‘Black Death’ bubonic plague outbreak spreads, killing 3 in Mongolia and 2 in China


A man has died after becoming infected with the bubonic plague as a result of eating an infected marmot rodent in Mongolia.


The 38-year-old man is the third victim to have died from bubonic plague in Mongolia as the ” Black Death ” spreads across the country.

He became seriously ill with a high fever in Khovsgol province after eating an infected marmot rodent. He died of respiratory and cardiovascular problems while on a respirator, officials say.

Around 25 people he was in contact with in Tosontsengel district have been tested for the deadly disease.

It is the country’s third fatality from the plague in the past two months.

In July, a 15-year-old boy died in Govi-Altai province, while a 42-year-old man died in Khovd province in August.

A total of 17 of Mongolia’s 21 provinces are now at risk from bubonic plague, according to its National Centre for Communicable Diseases.

Two deaths were also reported in China.

Russia has taken major steps to stop a spread of the Black Death across its frontiers with Mongolia and China.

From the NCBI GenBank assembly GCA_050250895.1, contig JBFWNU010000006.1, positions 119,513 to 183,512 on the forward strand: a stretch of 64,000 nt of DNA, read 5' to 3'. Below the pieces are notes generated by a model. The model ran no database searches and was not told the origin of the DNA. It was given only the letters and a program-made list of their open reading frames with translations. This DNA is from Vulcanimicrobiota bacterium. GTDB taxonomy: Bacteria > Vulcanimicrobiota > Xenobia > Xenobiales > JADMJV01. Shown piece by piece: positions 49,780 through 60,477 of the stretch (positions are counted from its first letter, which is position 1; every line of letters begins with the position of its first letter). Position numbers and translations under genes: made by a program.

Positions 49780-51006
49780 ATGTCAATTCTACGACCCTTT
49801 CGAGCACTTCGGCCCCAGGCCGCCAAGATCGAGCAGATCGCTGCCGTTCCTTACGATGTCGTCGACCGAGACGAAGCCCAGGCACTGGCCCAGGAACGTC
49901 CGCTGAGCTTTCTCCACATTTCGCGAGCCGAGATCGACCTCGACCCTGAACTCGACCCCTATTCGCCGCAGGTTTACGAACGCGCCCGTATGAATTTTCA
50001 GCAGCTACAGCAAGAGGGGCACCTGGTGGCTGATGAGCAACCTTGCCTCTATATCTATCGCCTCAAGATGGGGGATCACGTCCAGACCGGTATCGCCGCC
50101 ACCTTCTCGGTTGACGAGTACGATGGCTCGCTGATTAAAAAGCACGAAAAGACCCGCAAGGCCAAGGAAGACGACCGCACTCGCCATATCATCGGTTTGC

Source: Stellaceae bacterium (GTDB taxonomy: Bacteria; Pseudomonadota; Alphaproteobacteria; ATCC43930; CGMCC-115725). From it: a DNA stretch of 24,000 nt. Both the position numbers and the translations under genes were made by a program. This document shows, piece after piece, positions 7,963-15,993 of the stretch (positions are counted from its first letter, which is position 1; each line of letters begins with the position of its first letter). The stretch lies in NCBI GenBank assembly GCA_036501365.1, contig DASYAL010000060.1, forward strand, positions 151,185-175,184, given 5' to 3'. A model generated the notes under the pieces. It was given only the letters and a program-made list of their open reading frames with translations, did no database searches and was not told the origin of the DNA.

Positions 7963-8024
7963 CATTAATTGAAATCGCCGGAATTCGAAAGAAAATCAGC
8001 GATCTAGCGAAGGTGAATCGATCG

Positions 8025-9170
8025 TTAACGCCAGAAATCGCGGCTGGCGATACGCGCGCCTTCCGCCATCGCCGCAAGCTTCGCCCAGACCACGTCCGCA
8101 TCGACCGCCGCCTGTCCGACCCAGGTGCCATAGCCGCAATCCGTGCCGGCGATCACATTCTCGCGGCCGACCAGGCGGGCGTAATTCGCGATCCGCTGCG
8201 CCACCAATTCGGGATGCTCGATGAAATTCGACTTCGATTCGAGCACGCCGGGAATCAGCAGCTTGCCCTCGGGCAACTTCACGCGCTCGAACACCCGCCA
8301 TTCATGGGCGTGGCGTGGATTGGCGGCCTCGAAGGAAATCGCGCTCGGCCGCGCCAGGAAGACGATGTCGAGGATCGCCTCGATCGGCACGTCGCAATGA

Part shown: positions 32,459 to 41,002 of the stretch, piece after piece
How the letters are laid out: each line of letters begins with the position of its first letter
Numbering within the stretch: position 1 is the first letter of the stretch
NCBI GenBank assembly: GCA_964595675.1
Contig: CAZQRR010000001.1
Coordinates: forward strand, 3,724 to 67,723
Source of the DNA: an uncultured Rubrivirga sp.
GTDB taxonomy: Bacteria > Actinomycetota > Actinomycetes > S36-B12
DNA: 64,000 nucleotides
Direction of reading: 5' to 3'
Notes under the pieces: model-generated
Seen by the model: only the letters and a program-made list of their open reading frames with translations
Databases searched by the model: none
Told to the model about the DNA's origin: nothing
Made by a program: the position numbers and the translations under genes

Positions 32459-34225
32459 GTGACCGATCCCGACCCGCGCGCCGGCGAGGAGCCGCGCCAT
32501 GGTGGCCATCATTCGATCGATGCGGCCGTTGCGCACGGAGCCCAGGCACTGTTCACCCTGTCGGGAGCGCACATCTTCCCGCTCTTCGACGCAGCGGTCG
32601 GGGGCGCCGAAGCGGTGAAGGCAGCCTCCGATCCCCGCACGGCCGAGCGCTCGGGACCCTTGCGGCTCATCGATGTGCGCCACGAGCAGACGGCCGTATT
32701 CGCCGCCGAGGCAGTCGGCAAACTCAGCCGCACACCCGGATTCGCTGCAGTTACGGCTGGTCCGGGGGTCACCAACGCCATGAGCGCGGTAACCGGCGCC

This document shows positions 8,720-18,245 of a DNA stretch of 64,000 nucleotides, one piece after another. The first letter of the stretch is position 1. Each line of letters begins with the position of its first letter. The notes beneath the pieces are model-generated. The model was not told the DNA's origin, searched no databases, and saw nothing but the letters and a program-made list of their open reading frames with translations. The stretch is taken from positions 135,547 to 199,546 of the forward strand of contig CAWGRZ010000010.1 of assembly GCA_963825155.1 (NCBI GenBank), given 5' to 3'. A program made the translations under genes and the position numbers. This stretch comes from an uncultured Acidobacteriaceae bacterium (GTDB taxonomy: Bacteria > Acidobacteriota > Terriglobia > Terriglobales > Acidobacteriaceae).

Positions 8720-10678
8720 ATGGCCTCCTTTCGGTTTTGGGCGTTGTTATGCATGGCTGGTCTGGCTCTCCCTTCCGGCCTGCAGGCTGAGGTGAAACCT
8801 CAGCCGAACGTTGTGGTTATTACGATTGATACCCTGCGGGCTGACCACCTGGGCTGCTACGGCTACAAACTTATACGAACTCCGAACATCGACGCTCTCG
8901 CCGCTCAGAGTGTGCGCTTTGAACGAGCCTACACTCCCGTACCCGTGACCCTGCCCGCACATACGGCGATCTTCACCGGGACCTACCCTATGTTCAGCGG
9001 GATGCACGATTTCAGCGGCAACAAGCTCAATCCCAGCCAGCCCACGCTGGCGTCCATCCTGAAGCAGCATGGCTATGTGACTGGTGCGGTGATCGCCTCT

Tens of thousands of citizens have been vaccinated in border areas in the Tuva and Altai republics of Siberia.

One outbreak was recorded on the Ukok plateau of the Altai Mountains in Russia, for the first time in more than 60 years.

Two other Russian regions, TransBaikal and Buryatia, are also taking action against the killer disease.

Tourists visiting the area have been warned to remain vigilant by Russia’s health watchdog Rospotrebnadzor.

The organisation said: “Infection of people is possible, first of all, when cutting marmots after poaching, or through the bites of infected fleas and ticks that remain in the holes of rodents after their death from the plague.”

Bubonic plague is a bacterial disease spread by fleas living on wild rodents like marmots, which kills in less than 24 hours if not treated quickly.

Up to 200 million people were killed by the Black Death – bubonic plague – in the 14th century.

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